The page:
The Way These Baggage Handlers Smuggled Marijuana Through the Airport is Straight Out of the Movies

Talk about a major security breach in U.S. airports.

Fourteen people, including three Southwest Airlines baggage handlers, have been charged with violating airport security to smuggle several hundred pounds of marijuana around the country, the U.S. Department of Justice announced Monday.

The complaint claims that the people were part of a drug ring that abused the special access granted to them as baggage handlers at the Oakland International Airport to bypass security.

The baggage handlers were able to bypass TSA security and enter a secure area of the airport with the drugs concealed in carry-on bags. They then used their badges to enter the airport terminal and handed off the bags containing the drugs to a passenger, who had already passed through airport security. Then the drugs were transported to various cities, distributed, and sold, according to the complaint.

Marijuana (Getty Images)

The 11 suspects accused of transporting the drugs face charges of conspiracy to distribute, and possession with intent to distribute, 100 kilograms or more of marijuana. The Justice Department claims the conspiracy began as early as July 2012.

These concerns were also highlighted last week at a hearing of the House Committee on Oversight and Government Reform. Department of Homeland Security Inspector General John Roth testified that badges issued to airport employees, including baggage handlers, is a “massive challenge.”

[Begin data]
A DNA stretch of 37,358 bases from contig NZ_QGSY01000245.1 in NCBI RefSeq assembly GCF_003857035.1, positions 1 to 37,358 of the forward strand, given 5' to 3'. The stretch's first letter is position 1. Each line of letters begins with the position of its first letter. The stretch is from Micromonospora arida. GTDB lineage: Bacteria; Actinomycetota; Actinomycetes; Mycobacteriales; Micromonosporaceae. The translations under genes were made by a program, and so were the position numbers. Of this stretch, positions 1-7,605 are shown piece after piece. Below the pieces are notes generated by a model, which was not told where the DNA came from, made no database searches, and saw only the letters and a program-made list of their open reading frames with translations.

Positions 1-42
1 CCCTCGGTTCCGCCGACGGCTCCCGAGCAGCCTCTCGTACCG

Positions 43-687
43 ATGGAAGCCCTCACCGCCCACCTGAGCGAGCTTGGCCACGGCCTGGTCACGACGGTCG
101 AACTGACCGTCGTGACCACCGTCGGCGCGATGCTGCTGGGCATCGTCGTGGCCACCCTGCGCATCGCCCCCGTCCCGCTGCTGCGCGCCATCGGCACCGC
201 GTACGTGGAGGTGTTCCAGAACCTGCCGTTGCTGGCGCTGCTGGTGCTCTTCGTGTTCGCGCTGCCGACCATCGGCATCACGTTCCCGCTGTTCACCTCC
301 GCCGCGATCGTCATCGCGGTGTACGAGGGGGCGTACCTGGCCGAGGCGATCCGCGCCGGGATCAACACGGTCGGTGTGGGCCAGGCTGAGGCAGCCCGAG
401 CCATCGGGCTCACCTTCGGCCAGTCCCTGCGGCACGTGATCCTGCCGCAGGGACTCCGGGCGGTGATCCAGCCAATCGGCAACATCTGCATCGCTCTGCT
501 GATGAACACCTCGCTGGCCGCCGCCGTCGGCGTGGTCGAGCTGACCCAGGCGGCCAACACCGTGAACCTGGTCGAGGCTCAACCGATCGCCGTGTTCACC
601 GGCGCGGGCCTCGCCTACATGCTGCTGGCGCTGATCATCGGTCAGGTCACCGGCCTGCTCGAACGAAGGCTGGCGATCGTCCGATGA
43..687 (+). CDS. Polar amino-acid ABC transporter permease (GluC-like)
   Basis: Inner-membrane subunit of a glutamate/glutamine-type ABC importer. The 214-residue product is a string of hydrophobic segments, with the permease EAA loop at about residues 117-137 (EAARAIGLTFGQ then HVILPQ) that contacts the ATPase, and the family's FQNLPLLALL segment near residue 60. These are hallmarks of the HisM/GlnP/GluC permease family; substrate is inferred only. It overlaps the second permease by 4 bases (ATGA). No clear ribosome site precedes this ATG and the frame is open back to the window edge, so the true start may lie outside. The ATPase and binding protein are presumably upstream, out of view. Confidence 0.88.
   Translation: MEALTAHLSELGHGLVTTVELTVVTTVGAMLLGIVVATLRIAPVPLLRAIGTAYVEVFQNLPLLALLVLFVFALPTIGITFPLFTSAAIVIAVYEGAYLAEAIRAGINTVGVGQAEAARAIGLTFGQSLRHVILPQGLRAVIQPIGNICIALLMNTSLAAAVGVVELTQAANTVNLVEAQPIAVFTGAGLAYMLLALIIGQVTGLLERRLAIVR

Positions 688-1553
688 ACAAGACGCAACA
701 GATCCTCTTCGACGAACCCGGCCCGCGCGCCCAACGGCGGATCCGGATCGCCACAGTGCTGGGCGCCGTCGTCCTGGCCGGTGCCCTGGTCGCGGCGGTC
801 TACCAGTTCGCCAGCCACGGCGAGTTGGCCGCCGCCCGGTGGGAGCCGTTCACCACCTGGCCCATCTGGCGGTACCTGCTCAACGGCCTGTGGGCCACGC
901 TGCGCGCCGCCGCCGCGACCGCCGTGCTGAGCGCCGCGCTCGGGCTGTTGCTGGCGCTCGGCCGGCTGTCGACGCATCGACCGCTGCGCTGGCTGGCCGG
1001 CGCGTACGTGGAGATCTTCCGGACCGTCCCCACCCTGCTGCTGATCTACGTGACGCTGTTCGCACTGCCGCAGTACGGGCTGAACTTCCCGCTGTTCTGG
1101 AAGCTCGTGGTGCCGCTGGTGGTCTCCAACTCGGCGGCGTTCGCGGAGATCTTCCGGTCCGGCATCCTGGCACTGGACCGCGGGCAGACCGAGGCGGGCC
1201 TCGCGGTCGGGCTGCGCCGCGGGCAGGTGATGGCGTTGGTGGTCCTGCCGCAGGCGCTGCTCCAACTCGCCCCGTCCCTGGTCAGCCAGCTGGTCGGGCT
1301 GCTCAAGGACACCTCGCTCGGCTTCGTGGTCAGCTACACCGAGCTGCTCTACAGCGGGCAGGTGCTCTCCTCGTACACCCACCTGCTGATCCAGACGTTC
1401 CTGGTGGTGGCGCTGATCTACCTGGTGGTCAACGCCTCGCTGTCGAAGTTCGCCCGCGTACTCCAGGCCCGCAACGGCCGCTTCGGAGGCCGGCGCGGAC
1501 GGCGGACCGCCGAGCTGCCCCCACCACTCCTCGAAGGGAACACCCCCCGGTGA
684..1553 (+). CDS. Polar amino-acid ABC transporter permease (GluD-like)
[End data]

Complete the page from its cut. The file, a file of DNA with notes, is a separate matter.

“When you talk about the number of SIDA badges that are out there — for example, in 2012, we reported that there were 3.7 million badges for secured areas. So the idea of trying to keep that secure, with that size — 450 airports across the country — it’s just a massive job.”

SIDA stands for “Secure Identification Display Area,” and all employees working in secure airport areas, including baggage handlers, runways attendants, and even McDonald’s workers, receive a badge after a background check.

However, this isn’t the first time security badges have been an issue in airports.

As recently as March, two TSA security screeners were arrested for allegedly operating a drug-smuggling conspiracy at San Francisco International Airport. In December 2014, two Delta Air Lines employees were arrested for smuggling guns on at least 20 flights from Atlanta to New York over an eight-month period.

In September 2013, a TSA employee and five other people were scheming to smuggle undocumented immigrants into the United States.

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